Why vaccinations are vital

The Straits Times (4 June 2015) - A 65-year-old housewife with hypertension and asthma came to Tan Tock Seng Hospital (TTSH) with fever and a headache, and was vomiting.

The doctor at the emergency department found her in a confused state with a stiff neck and heard from her family that this had occurred over one day.

Tests confirmed that she had meningitis due to streptococcus pneumoniae, a bacterial infection. She required a prolonged hospital stay and developed long-term neurological complications.


Yet, she should have received pneumococcal and influenza vaccinations because of her known heart and lung disease, as well as her age.

She and her family were aware of this but viewed vaccination as an additional expense and potentially harmful, and did not know how severe an infection could be.

Preventing infections by vaccination is critical and globally recommended in the elderly, defined as people aged 65 and older.

It is well known that one’s immune defence system declines with age, in particular the weakening of cells that play a crucial role in guarding the airway against infections, such as streptococcus pneumoniae and influenza.

Indeed, such is the poor response of the elderly to infections (compared with younger people) that pneumonia is cited as the second most common cause of death in Singapore. It also falls within the top five causes of death in the elderly in similarly developed nations.


Singaporeans are living longer, so it is essential for us to keep up with vaccinations against bacterial pneumonia and influenza.

People with an increased risk of complications benefit further from vaccination.

Chronic health problems, such as lung, heart and kidney diseases, diabetes mellitus, human immunodeficiency virus and cancer can weaken immune defences.

So can lifestyle factors, such as cigarette smoking and high alcohol intake.

These factors raise the risk of infection in already vulnerable older patients and, indeed, in people of any age.

Getting the pneumococcal vaccine can protect us from the most common bacterial cause of pneumonia in the community.

Many of us carry the bacterium streptococcus pneumoniae in our noses and can, therefore, spread this to each other via secretions from our noses and mouths, even without showing symptoms .

An infection can result in pus formation in major organs, usually in the chest (pneumonia), rarely in the covering of the brain (meningitis), and also in the blood.

By then, even patients who receive prompt diagnosis and treatment face antibiotic-resistant strains of the bacteria, which make treatment increasingly difficult.

Elderly people should get both the Prevnar 13 and Pneumovax 23 vaccines. The former is given first, followed by Pneumovax 23 vaccine a year later.

If one received the Pneumovax 23 vaccine first, then the Prevnar 13 immunisation should be given a year later or at least eight weeks later.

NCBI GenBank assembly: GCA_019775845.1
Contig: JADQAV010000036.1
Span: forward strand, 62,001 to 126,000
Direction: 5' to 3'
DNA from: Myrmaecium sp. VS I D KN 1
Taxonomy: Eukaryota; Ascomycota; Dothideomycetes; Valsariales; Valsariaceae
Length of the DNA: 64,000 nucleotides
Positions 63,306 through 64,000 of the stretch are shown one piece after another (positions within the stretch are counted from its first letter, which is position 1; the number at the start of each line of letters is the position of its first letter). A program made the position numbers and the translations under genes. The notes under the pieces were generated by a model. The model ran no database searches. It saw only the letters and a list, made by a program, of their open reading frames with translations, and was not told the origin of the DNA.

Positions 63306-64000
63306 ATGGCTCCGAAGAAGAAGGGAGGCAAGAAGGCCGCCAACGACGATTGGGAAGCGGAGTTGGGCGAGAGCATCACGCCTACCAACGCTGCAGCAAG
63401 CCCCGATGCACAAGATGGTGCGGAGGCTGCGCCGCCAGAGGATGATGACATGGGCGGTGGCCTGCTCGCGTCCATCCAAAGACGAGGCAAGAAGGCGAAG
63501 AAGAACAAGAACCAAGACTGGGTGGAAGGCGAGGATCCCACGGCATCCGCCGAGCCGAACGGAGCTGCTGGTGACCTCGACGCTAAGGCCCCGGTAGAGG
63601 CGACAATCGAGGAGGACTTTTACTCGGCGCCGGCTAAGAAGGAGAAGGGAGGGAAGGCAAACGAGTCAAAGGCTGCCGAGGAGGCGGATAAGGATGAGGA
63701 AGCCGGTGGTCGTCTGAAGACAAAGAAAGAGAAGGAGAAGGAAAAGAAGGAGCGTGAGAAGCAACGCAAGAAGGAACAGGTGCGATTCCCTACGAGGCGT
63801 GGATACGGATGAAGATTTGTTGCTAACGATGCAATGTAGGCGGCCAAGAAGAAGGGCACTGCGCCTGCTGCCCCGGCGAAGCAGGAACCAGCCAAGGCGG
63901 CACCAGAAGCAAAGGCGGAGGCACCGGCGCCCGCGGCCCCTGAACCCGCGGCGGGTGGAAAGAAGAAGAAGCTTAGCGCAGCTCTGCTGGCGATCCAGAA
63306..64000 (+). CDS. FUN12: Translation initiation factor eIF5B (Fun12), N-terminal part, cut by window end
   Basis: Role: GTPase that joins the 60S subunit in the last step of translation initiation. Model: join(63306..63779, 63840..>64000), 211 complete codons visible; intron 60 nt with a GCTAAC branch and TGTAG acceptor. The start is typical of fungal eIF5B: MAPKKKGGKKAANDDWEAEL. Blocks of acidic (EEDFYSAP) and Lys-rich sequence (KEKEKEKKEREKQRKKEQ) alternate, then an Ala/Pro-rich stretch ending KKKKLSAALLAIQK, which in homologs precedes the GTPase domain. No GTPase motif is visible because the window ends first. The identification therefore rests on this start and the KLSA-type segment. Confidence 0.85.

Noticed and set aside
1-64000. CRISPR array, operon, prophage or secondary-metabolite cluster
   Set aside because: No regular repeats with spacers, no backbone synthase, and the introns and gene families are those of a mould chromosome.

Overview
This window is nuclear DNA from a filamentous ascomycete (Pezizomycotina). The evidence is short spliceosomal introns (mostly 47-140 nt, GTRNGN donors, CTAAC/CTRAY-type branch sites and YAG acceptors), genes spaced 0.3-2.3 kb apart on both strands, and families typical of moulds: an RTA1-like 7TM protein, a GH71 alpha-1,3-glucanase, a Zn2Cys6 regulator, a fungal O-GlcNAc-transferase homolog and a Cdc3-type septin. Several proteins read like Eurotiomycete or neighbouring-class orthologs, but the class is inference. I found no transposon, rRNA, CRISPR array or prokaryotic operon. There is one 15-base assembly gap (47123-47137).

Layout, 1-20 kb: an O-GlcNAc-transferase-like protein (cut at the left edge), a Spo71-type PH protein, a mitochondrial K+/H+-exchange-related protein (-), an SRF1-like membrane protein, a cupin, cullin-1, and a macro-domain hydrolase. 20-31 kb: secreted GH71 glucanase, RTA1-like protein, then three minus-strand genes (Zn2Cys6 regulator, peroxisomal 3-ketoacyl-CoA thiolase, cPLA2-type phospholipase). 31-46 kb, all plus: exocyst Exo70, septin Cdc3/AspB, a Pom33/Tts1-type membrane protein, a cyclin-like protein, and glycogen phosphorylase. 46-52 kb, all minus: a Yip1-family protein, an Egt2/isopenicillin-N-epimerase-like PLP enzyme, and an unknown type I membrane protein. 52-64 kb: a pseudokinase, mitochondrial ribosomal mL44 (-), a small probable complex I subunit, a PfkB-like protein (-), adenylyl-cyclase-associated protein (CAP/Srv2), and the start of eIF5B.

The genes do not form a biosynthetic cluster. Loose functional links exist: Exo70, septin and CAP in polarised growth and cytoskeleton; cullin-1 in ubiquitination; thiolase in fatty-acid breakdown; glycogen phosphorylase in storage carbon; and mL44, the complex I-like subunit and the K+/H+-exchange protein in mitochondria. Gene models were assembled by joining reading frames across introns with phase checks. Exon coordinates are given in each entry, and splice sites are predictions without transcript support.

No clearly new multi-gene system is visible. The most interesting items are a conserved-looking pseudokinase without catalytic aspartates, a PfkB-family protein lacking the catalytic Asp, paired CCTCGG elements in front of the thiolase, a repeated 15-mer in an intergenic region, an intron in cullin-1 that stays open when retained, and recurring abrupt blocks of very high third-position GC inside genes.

A second dose of Pneumovax 23 at the five-year mark may be given if the first dose was administered when the person was under 65.

Meanwhile, the influenza vaccine can protect us from the most common viral cause of pneumonia in the community.

People with influenza can have a spectrum of infections, ranging from the common cold, bronchitis, sinus infection, ear infection and the potentially fatal pneumonia.

The vaccine contains inactivated virus and is updated annually to incorporate circulating strains, which explains the yearly dosage schedule.


Overall, vaccine risk is minimal. However, there are instances when vaccination should not be given and medical advice should be sought, such as if you feel unwell on the day of vaccination or are having specific allergic reactions.

Elderly people should not receive Prevnar 13 if there has been a severe allergy to a previous dose, an early pneumococcal vaccine (PCV7) or any vaccine containing diphtheria toxoid.

On the other hand, Pneumovax 23 should not be given if there has been a severe allergy to a previous dose.

Influenza vaccine should not be given if there has been allergy to a past influenza vaccine, gelatin, or eggs; or if the person has a history of a neurological illness called the Guillain-Barre syndrome.

Adverse effects during vaccination are rare. Importantly, they are mild and temporary. Examples are pain, redness and swelling at the injection site, as well as headache, muscle ache and fever.


Improving the rate of vaccination is your responsibility.

Studies have shown that the elderly do not receive vaccinations because of a lack of awareness and misinformation.

At the heart of this, it is clear that if the elderly person has a stable, trusting relationship with a healthcare provider and an informed and supportive family, they are more likely to get their vaccinations.

In a recent local study of patients hospitalised with pneumonia, it was noted that three in every four hospitalisations could have been prevented if the patients had been vaccinated.

That is why local health institutions have started vaccination programmes in recent years.

TTSH was the first hospital in Asia to adopt a pre-discharge vaccination programme for all its patients in 2010, which has seen increased vaccination uptake rates.

Having observed the burden that vaccine-preventable infections can place on patients and their families, I hope that more people will keep themselves and their loved ones safe by getting the appropriate vaccinations.

This is especially so during the June school holidays when more families travel, as this puts the elderly at a higher risk of picking up an infection.

Dr Pathak Smriti is an associate consultant with the Travellers’ Health and Vaccination Clinic at Tan Tock Seng Hospital. 

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Source: The Straits Times © Singapore Press Holdings Limited. Reproduced with permission.